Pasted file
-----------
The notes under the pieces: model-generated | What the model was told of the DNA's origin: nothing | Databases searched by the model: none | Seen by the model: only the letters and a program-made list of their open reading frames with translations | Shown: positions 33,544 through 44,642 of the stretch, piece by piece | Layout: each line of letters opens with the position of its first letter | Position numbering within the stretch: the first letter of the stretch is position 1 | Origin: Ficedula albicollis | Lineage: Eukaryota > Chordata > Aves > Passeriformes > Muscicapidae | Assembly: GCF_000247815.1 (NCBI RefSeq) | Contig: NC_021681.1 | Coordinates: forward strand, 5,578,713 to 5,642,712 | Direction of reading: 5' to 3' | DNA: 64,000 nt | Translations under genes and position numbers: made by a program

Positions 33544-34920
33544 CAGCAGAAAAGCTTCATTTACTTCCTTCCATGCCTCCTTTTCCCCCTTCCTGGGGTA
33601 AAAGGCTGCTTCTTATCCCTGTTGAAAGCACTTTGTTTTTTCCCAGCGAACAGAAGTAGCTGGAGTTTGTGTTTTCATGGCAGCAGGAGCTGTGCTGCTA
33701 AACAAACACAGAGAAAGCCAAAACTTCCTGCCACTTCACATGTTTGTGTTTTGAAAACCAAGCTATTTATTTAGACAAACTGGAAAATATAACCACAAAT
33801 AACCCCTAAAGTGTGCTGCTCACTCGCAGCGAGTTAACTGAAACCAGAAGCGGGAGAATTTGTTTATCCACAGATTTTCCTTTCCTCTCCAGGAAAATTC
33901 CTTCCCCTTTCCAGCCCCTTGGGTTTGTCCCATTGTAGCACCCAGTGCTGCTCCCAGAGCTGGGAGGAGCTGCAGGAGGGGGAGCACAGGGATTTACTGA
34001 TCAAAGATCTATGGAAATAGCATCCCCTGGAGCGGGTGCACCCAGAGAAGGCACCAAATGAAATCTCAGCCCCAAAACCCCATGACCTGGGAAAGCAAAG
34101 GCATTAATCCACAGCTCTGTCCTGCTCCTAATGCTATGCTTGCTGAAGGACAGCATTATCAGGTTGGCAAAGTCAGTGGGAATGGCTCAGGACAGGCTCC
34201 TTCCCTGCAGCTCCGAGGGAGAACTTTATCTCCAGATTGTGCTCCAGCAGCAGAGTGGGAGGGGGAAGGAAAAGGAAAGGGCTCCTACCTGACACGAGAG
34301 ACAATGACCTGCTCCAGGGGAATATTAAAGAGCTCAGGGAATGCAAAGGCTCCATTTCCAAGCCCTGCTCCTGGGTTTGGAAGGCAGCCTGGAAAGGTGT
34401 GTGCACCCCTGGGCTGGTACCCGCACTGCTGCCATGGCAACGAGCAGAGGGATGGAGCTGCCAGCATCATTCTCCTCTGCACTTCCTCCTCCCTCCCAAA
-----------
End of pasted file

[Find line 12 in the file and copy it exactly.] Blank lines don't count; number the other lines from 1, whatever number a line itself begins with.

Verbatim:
34401 GTGCACCCCTGGGCTGGTACCCGCACTGCTGCCATGGCAACGAGCAGAGGGATGGAGCTGCCAGCATCATTCTCCTCTGCACTTCCTCCTCCCTCCCAAA